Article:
New York City Republicans
Trump sends off '70,000-ton message of hope' to New York harbor for coronavirus response.
President Trump bid bon voyage Saturday to a U.S. Navy hospital ship bound for New York City "stocked up" with supplies and medical personnel to aid in the coronavirus pandemic response.
"This great ship behind me is a 70,000-ton message of hope and solidarity to the incredible people of New York, a place I know very well, a place I love," Trump said before sending off the USNS Comfort. "We're here for you. We're fighting for you and we're with you all the way and we always will be."
"You have the unwavering support of the entire nation," Trump said at the Norfolk Naval Station.
Before saluting the "fully loaded" ship farewell from the pier, Trump praised the 1,200 medical personnel aboard as the military's "greatest weapon" in the pandemic response.
The ship has 12 operating rooms, a medical laboratory, a pharmacy, a helicopter deck and more, Trump said.
"It's stocked up to the gills. Right up to the top," the president said earlier Saturday.
Trump spoke with New York Governor Andrew Cuomo Saturday morning about the response and also granted his request for four additional medical response sites in Brooklyn, Queens, Staten Island and the Bronx that should have 4,000 additional beds, Cuomo said earlier. The USNS Comfort should arrive in New York Harbor on Monday with up to 1,000 beds.
The USNS Comfort will sail to the epicenter of the U.S. coronavirus outbreak in New York to ease the burden on distressed New York area hospitals responding to the growing level of patients infected with the novel coronavirus.
United States Navy hospital ship USNS Comfort is seen during its mission in the coast of Riohacha, Colombia November 27, 2018. (Reuters)
Trump said he's weighing additional quarantine restrictions on travel out of New York, New Jersey and Connecticut to stop the spread of the virus. A decision will come shortly, he said.
“We will stop at nothing to protect the health of New Yorkers and the health of the people of our country in their hour of need," Trump said.
In a sign of the severe social distancing underway nationwide, Trump didn't speak to a crowd but just to a handful of reporters, military and government personnel. The few allowed into the event site was subjected to a temperature test and asked a series of health/travel-related questions before they could enter.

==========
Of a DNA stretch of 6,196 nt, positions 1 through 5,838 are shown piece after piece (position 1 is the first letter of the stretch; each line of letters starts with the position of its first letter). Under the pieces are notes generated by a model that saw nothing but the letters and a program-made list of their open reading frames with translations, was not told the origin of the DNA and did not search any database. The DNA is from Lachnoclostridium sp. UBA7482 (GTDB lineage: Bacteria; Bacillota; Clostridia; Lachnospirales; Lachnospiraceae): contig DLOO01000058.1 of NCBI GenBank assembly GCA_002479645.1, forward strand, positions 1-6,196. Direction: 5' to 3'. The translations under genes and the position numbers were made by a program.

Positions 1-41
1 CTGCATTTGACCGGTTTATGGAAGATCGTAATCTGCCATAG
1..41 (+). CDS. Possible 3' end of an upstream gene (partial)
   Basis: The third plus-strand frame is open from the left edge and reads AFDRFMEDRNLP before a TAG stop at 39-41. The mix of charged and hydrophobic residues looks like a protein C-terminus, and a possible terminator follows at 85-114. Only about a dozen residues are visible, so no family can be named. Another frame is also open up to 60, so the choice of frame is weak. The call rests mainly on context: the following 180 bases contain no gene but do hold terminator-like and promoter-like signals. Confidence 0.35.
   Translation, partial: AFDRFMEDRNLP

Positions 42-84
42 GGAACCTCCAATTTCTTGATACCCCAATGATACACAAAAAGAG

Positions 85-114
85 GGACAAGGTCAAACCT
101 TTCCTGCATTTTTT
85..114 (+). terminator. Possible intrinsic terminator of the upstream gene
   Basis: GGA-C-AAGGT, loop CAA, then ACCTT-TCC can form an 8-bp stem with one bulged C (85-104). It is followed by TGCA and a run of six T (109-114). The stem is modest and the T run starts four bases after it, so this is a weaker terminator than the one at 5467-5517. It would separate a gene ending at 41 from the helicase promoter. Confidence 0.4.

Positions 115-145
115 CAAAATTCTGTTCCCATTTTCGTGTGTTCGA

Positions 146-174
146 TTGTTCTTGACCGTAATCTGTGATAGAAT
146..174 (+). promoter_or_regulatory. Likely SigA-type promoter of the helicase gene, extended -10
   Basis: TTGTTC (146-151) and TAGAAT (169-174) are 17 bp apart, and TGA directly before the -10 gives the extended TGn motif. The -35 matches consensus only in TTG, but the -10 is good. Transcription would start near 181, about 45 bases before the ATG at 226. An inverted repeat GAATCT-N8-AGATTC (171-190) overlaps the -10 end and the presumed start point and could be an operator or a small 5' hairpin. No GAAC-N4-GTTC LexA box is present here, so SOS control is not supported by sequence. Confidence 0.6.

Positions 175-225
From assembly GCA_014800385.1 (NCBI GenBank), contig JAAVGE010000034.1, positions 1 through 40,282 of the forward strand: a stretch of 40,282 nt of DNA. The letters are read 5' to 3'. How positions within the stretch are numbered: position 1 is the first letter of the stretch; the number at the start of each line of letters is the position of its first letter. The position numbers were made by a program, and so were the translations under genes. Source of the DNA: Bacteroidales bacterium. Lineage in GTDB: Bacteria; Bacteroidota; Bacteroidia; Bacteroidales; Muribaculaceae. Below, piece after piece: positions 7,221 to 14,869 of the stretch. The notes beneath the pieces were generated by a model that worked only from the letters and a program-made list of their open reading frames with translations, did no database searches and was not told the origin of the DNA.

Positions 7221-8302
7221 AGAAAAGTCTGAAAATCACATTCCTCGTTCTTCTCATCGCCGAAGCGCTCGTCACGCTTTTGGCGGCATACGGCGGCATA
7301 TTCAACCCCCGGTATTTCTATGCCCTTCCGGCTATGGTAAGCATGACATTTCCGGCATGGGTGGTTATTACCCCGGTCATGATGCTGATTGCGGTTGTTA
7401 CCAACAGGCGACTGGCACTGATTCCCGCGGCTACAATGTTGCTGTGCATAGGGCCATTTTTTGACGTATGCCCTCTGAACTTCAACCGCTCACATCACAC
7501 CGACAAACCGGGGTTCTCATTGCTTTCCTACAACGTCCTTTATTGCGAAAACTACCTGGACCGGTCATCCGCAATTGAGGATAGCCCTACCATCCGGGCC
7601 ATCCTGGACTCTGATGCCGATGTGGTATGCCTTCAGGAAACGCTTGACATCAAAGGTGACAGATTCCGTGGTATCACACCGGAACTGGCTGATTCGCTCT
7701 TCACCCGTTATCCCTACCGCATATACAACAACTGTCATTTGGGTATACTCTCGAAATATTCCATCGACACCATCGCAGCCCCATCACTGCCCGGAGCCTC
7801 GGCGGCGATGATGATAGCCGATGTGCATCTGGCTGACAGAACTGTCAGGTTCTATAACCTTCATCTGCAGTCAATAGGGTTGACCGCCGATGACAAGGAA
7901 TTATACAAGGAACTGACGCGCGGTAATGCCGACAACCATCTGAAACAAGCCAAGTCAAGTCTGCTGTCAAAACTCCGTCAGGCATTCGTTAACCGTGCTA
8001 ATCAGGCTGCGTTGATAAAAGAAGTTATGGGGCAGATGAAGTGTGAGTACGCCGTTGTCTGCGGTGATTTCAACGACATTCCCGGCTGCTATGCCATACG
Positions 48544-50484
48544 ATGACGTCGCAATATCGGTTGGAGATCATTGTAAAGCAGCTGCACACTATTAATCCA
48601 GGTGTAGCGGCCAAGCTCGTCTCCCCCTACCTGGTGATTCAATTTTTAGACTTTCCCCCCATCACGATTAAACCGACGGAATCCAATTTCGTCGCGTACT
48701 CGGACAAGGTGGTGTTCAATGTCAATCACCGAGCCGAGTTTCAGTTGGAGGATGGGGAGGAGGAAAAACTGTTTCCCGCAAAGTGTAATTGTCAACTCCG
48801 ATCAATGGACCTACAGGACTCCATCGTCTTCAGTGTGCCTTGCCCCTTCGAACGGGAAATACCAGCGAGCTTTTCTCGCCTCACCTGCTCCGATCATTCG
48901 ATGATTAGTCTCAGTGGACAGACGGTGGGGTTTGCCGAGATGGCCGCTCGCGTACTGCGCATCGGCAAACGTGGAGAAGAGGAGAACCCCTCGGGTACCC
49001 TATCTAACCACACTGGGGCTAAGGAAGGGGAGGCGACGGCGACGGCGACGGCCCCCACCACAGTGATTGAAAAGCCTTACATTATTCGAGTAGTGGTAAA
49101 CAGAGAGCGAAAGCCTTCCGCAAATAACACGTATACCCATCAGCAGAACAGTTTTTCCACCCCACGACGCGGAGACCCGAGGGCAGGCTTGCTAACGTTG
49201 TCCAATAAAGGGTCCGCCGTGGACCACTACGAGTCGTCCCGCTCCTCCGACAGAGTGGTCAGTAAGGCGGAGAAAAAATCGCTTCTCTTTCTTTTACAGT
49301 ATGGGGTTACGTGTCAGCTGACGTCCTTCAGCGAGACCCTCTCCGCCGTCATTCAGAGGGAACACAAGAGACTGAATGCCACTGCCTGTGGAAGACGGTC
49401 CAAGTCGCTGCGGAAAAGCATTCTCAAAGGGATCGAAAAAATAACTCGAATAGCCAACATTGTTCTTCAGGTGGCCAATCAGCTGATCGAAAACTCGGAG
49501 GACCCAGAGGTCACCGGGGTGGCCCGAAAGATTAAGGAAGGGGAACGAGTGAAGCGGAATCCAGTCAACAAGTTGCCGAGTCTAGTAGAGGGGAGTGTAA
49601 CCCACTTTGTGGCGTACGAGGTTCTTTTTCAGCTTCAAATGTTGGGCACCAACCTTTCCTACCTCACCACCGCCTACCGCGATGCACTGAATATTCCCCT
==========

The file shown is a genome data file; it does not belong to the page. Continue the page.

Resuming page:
The Navy ship deployment comes on the heels of Trump signing into law Friday a $2.2 trillion aid package that includes direct payments to most Americans, increased unemployment aid, help for small business as well as a massive loan fund for corporations – at a time when unemployment is surging at a record pace.
Trump said he's marshaling the full power of America's might to "vanquish the virus." He touted efforts to ramp up manufacturing of medical supplies, to support states and to ready military reservists.
Trump, acting in a wartime footing, said he's "very proud" to be the president and sought to assure Americans the country will emerge stronger and more unified after the pandemic.
"With the grace of God, we will win this war and we will win this war quickly with as little death as possible," Trump said.
He stood with Defense Secretary Mark Esper on the sunny pier and saluted the ship as it pulled away and let out a honk.
Over 1,200 medical personnel will be on board who "will bring to bear the skills, care, and compassion needed to wage this fight against an invisible enemy," the White House said in a statement.
"These doctors, nurses, anesthesiologists, x-ray technicians, orderlies, and other medical staff will augment and support New York City’s medical community and conserve hospital capacity by treating some non-COVID-19 patients aboard the USNS Comfort," the White House said.
Patients not infected with COVID-19 will receive care aboard the hospital ship, so beds in New York City hospitals can be freed up for the wave of coronavirus patients needing urgent help.
Trump already deployed the USNS Mercy hospital ship from the Naval Station in San Diego. The ship arrived in Los Angeles on Friday to "serve as a referral hospital for non-COVID-19 patients" who are currently hospitalized on land.
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The sister ships were built in the 1970s and originally deployed as oil tankers before being converted to hospital ships in the 1980s and delivered to the Navy.
While both vessels have a history of humanitarian responses --- Comfort was deployed for the Iraq War, Hurricane Katrina and Hurricane Maria -- the White House framed their latest assignments as among the most important.
"As the USNS Comfort weighs anchor and leaves Norfolk Naval Station, home to the most powerful fleet in the world, she does so to embark on one of the most important assignments of her storied career—serving the American people in this great hour of need," the White House statement said.
New York has been hardest hit by the virus with 52,318 cases and 728 deaths as of Saturday.
Fox News' Travis Fedschun contributed to this report.